Wednesday, August 10, 2016

Vibrant Spirituality and The Wall

John 7:37
On the last and greatest day of the festival, Jesus stood and said in a loud voice, “Let anyone who is thirsty come to me and drink.”
What follows is part one in a series of blog posts. Part two; Face-to-Face with the Wall can be read here.

Part One:

Questions, doubts, suspicions and uncertainty are part-and-parcel of authentic Christianity. In fact, it is almost inevitable that there will come a season where these things serve as the primary catalyst for spiritual growth in one’s journey of following Jesus. What’s unfortunate is that the modern church doesn’t always make space for people to doubt or to question or to be suspicious. Organisational church growth tends to require unwavering commitment to the vision, the values, the mission and the culture of “the house.” This tends to mean cultivating an environment of momentum, alignment, excitement and anticipation; an “atmosphere of faith.” The demand therefore tends to be for uniformity and conformity. This becomes a pretty challenging context in which to ask big questions about faith, the nature of the church, Christian spirituality and what it means to follow Jesus. Questions and doubts can be wrongly interpreted as a “lack of faith,” “a bad attitude,” “divisive,” or even a clear indicator that someone is “backsliding.” This is problematic on so many levels.

Let’s back it all up a little though…

In the early days of following Jesus, one’s spirituality is essentially shaped around the enthusiasm, excitement and newness of life that comes from an encounter with Jesus. In faith and repentance, either in a moment or slowly over time, one discovers that Christ is for them. One discovers grace, mercy, forgiveness and reconciliation. Something at the core of one’s being comes alive. The bible literally refers to it as being born again. There is an awakening. What matters most in these early days, and what is most encouraging, is that God is for you, and if that’s the case, well who can be against you? This season of faith can last days, weeks or months, but normally not years.

Over time, the enthusiastic follower of Jesus finds themselves connected to other Christ followers in the community of the church. Here one finds significant spiritual energy through being part of something bigger than themselves, and often through the example or inspiration of a charismatic leader or personal mentor. One’s spirituality is relational and all about discipleship. One learns to be like Christ. Most of this happens through participation in a local church and the various programs and ministries of the church. It tends to be very event or meeting orientated; camps, conferences, mission trips, prayer meetings, guest speakers, worship parties, small groups etc. This stage of the faith journey can last for a number of years.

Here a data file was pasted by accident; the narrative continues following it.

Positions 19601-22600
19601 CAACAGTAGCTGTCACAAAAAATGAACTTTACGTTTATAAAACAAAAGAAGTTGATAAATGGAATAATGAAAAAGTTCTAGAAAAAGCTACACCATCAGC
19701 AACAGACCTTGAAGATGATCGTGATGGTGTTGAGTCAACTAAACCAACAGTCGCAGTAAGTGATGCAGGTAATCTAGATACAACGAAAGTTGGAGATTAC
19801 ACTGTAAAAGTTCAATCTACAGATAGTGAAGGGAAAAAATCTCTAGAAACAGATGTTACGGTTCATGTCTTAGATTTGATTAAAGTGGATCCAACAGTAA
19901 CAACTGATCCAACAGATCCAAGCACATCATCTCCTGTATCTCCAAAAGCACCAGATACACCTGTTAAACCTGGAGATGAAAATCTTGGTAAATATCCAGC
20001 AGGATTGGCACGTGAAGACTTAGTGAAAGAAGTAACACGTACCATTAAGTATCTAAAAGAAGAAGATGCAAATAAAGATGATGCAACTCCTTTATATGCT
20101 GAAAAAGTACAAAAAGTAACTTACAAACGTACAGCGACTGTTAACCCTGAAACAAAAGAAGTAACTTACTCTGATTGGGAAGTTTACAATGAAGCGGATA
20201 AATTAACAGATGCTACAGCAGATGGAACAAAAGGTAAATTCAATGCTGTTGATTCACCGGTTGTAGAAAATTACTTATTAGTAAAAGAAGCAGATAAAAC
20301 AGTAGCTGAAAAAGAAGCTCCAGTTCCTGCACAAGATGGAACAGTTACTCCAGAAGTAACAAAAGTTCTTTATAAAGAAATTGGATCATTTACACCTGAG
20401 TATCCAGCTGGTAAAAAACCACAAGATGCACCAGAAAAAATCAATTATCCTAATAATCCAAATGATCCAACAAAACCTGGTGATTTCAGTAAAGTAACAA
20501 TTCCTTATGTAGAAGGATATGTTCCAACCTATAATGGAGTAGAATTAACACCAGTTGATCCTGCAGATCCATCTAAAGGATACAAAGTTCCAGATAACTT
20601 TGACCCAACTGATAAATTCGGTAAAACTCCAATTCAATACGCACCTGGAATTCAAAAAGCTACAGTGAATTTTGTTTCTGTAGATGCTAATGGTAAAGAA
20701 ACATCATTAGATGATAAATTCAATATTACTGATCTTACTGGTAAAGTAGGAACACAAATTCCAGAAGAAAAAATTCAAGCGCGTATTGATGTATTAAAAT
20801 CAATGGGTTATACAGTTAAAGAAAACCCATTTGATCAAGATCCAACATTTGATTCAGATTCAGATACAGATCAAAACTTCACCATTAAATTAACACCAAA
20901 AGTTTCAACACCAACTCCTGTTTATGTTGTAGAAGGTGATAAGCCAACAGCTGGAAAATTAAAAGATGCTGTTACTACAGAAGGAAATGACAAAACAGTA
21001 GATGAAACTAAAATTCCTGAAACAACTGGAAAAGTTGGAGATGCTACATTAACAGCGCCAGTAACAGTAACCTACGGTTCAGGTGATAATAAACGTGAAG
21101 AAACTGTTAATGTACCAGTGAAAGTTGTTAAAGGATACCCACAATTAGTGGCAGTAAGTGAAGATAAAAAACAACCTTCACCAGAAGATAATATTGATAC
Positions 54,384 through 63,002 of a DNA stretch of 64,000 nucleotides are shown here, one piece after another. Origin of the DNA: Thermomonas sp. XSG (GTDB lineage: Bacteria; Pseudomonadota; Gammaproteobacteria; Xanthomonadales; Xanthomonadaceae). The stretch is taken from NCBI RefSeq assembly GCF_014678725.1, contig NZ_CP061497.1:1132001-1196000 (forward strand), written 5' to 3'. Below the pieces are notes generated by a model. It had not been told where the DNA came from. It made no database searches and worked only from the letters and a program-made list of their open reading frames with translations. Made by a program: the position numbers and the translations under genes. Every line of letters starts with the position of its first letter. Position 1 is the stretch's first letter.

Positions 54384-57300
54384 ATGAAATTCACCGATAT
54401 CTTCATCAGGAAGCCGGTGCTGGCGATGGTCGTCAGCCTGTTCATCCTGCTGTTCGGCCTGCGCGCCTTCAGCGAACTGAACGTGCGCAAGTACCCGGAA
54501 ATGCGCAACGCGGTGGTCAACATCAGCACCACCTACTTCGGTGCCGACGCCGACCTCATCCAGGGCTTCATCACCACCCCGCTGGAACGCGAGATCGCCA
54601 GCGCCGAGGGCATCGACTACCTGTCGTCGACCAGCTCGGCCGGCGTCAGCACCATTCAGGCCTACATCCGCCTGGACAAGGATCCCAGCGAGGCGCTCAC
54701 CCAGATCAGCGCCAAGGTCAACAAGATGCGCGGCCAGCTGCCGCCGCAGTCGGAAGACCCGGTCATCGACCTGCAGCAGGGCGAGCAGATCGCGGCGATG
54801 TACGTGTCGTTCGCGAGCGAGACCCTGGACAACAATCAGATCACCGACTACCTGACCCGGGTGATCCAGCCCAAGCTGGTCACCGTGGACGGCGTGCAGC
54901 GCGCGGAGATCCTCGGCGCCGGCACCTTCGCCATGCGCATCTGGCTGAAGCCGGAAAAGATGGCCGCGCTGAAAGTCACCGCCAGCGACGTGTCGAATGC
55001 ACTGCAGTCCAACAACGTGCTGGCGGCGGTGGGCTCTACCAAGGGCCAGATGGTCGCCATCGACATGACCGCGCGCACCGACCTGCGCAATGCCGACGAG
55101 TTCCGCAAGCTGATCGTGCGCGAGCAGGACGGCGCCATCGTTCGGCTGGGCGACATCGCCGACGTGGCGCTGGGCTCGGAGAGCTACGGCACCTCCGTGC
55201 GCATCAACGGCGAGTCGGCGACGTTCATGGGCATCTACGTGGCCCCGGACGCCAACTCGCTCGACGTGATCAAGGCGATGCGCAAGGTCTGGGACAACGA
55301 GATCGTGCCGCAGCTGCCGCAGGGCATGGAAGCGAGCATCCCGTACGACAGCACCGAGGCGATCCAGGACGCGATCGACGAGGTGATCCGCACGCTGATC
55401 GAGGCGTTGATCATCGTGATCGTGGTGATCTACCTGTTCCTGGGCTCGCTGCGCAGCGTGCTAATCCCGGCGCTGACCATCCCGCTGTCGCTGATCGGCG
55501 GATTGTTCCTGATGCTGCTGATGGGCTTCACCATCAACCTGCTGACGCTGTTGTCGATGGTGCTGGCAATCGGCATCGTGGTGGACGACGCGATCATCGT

Eventually, the disciple that has been learning how to be like Christ finds themselves given the responsibility of some sort of ministry for Christ. Here one spends time praying for others, encouraging others, supporting others, teaching others, serving others, leading others. Faith is about doing. One finds that their spirituality (the rhythms, practices and habits that sustain, energise and connect them to God) are largely found in the service of others. One studies in order to find answers for others, one intercedes on behalf of others. There is a keen sense of being the hands and feet of Jesus and of the responsibility that comes with this. All of this serves as a catalyst for growth in the journey of following Jesus. It is an energising and rewarding stage in the faith journey. Some Christians spend decades in this stage of the faith journey, some perhaps their whole life.

Throughout these first three stages of the faith journey, one of the main driving motivators, whether acknowledged or not, is the focus on figuring out how it all “works.” As Westerners we live in a culture of pragmatism, efficiency and “progress.” For something to be worthwhile it should add value, it should improve, it should help us in life. The assumption is that surely faith, Christian spirituality, the church, following Jesus will add great value to our lives. Faith without works is dead, but in these stages it would also be considered true that a faith that doesn’t work for you is dead. And guess what? One tends to find a faith that does work! Life goes from strength to strength. Things get better. Marriages and families and relationships improve. Doors of opportunity open up at work as one faithfully follows Jesus. And why wouldn’t things improve? Over time following Jesus brings wisdom, humility, characteristics of love, joy, peace, patience, self-control, a sound mind and so on. These things add incredible value to one’s life.

In many ways faith in these stages of the journey is largely transactional. Sin and brokenness is exchanged for the righteousness and forgiveness of Christ. Not only that though, prayer, fasting, giving, service, worship tend to become techniques by which to engage God’s presence and blessing in one’s life and are turned into principles and keys through which to “unlock” whatever one supposedly needs to “unlock” and ultimately to “move” God. Great effort is put into figuring out how it all works and great comfort comes from the sense of accomplishment one feels as they figure it all out.